C The symptoms are not directly due to the physical effects of medications, drugs or alcohol, nor the result of a medical condition, such as underactive thyroid functioning.

Now, many people who feel quite depressed do not exactly fit into the DSM-IV criteria for major depression. The diagnostic schema allows for these types of depression as well. These include briefer depressions that occur premenstrually (premenstrual dysphoric disorder), milder depressions (minor depressive disorder), and recurrent depressions that can be very severe even though they may last for only a few days at a time (recurrent brief depressive disorder). The good news is that all of these depressions, as well as those that accompany medical conditions or may be associated with drugs and alcohol, may be helped by the same treatments that are helpful for major depression.

One diagnosis, which has its own code in DSM-IV, is dysthymic disorder, a milder form of depression that causes a great deal of misery because of its chronic nature. I have modified the DSM-IV criteria for dysthymic disorder and have listed these below.

DSM-IV Criteria for Dysthymic Disorder

A depressed mood for most of the day, for more days than not, either experienced by yourself or observed by others, for at least two years

AND

B presence, while depressed, of two or more of the following:

poor appetite or overeating

insomnia or sleeping too much

fatigue or low energy

low self-esteem

poor concentration or difficulty making decisions

feelings of hopelessness

AND

C during the two-year period, you have never been without the symptoms in A or B for more than two months at a time AND

D the symptoms are not due to the direct physical effects of medications, drugs or alcohol or to a general medical condition, such as underactive thyroid functioning.

As you read through the criteria, it will become obvious that they are somewhat arbitrary. What if you were free of symptoms for two-and-a-half months? Does that mean that you are not dysthymic or wouldn’t benefit from treatment? Although systematic diagnostic schemas have been useful for standardizing diagnoses for research and other purposes, the seasoned clinician and the clued-up patient should realize that diagnosis is not a precise science and not get too hung up on whether someone exactly meets the criteria or not before deciding on whether and how to treat.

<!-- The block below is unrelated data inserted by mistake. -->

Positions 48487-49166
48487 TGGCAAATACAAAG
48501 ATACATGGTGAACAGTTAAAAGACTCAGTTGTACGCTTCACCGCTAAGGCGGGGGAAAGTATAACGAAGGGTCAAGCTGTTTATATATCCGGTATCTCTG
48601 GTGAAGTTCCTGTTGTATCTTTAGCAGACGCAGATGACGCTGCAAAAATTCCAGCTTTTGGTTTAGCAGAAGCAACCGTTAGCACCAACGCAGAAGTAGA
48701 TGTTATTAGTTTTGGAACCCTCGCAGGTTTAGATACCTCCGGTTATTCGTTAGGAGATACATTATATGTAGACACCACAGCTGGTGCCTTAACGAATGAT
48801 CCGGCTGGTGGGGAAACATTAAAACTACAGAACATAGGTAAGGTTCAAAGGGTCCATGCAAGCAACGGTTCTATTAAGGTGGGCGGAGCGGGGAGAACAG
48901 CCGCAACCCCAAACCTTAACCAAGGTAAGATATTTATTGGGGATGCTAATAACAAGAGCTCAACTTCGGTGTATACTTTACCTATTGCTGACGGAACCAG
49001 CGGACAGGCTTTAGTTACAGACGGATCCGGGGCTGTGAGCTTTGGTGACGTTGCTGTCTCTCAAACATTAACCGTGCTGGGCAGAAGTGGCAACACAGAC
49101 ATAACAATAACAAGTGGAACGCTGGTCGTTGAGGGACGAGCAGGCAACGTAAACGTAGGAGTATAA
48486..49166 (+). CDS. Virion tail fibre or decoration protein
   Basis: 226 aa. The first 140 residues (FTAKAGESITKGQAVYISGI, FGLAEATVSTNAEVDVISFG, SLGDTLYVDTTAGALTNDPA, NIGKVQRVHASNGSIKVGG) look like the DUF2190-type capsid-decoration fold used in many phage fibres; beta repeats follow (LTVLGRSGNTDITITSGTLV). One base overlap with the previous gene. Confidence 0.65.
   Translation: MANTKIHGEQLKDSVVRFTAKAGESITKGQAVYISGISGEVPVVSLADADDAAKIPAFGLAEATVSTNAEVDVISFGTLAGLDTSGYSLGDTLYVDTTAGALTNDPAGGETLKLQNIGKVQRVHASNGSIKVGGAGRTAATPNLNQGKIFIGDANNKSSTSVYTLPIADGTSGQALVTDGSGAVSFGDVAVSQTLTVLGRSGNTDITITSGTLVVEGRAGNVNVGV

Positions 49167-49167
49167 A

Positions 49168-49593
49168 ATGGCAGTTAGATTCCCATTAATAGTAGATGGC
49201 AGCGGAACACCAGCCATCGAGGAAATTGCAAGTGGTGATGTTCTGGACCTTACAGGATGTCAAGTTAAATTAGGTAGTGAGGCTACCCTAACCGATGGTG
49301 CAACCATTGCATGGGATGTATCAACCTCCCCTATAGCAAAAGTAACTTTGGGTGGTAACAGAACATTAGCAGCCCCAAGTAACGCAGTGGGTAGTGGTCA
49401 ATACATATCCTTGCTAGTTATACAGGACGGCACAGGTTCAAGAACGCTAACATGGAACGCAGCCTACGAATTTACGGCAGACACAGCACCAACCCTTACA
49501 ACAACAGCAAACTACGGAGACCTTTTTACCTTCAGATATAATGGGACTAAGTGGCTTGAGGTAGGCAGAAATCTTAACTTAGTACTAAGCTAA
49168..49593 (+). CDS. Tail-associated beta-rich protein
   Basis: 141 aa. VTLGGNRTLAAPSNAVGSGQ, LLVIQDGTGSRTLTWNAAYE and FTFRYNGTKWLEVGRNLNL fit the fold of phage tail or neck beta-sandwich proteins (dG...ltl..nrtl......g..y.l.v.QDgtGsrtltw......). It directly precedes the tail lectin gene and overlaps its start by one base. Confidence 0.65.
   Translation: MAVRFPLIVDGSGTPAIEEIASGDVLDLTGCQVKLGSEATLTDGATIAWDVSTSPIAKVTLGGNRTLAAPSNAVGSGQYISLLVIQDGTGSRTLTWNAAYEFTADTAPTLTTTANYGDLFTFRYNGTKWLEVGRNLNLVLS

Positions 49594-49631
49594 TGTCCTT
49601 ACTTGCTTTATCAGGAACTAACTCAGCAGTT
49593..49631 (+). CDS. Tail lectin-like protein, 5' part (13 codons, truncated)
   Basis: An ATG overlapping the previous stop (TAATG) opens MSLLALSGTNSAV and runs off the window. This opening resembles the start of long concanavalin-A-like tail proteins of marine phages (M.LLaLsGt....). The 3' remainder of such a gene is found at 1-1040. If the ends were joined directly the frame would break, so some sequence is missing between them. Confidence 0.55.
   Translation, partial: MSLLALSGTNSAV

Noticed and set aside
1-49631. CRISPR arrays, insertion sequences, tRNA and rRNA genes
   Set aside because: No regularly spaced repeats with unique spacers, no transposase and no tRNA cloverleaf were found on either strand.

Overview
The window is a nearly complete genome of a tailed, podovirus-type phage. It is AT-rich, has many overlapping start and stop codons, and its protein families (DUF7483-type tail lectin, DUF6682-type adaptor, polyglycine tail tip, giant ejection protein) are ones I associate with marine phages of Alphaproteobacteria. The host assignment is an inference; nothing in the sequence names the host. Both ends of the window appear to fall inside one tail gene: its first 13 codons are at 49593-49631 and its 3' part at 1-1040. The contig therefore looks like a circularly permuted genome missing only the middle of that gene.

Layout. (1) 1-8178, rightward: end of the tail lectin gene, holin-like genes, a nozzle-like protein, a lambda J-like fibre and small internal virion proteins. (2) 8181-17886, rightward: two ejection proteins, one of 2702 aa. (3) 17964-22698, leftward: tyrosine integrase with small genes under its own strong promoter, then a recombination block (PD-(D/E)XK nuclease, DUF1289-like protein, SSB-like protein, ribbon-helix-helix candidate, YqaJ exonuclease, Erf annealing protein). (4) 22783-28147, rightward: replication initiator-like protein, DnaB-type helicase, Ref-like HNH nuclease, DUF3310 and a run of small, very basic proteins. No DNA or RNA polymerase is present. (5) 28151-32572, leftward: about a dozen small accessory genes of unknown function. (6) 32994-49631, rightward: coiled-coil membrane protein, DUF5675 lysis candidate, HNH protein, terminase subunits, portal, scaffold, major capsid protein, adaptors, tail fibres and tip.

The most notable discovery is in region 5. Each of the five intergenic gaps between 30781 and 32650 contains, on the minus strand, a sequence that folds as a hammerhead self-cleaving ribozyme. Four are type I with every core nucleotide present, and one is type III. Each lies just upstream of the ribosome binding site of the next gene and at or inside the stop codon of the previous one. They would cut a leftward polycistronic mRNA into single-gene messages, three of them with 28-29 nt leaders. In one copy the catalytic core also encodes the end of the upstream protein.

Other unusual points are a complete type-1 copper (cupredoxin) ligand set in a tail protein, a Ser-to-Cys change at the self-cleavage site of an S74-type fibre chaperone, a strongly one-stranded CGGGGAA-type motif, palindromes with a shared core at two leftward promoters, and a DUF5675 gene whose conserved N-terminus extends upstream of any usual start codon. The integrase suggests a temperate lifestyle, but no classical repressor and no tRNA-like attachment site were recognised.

It is clear that when we are dealing with depression in all its forms, we are dealing with a continuum, with happy normal mood at the one end and serious depression at the other and all sorts of gradations in between. The same treatments that help the more severe forms of depression will generally also help the milder forms and vice versa. The most important determinants of whether or not you seek and receive treatment are therefore how bad you feel and whether you are willing to reach out for help.

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SIGNS OF DEPRESSION: BIOLOGICAL DISTURBANCES (SLEEPING, EATING, WEIGHT AND SEX DRIVE)

Tuesday, December 22nd, 2009

One major difference between sadness and depression is that the latter is often accompanied by changes in biological functioning. These biological changes are among the most reliable tell-tale signs of depression, and when doctors and therapists look for depression they carefully inquire about changes in sleeping, eating, weight and sex drive. You should certainly pay special attention to these important behavioural functions in evaluating whether you are depressed and, if so, how severely depressed you are.

In depression, sleep is often disrupted. Some depressed people have trouble falling asleep; others toss and turn or wake during the night; and early morning waking, often with difficulty returning to sleep, is very common. Sleep doesn’t seem to have its usual renewing properties and people are often left feeling tired during the day and desperate at night for sleep that stubbornly refuses to arrive. Some depressed patients sleep too much, at times for hours each day more than is normal for them and yet, once again, find that no matter how much they sleep, they still don’t end up feeling refreshed.

These two patterns of sleep disruption – insomnia and oversleeping — may signal two distinct types of depression, one representing a state of hypervigilant overarousal and the other a state of torpid underarousal. These patterns may reflect exaggerations of different types of response to stress.

When people (or animals, for that matter) are stressed, a part of the brain known as the hypothalamus activates a stress-response system, which results in release of certain hormones from the adrenal glands, particularly Cortisol. In addition, the fight-and-flight part of the nervous system, known as the sympathetic nervous system, is activated. These changes result in arousal and vigilance, qualities that are necessary for combating stress, and are associated with decreases in sleep and appetite. The type of depression associated with decreased sleep and appetite and weight loss may represent an exaggeration of these arousal responses. Evidence to support this theory is found in the form of elevated Cortisol levels in the circulation and other signs of overactivity of the stress-responsive hormonal system in these depressed patients.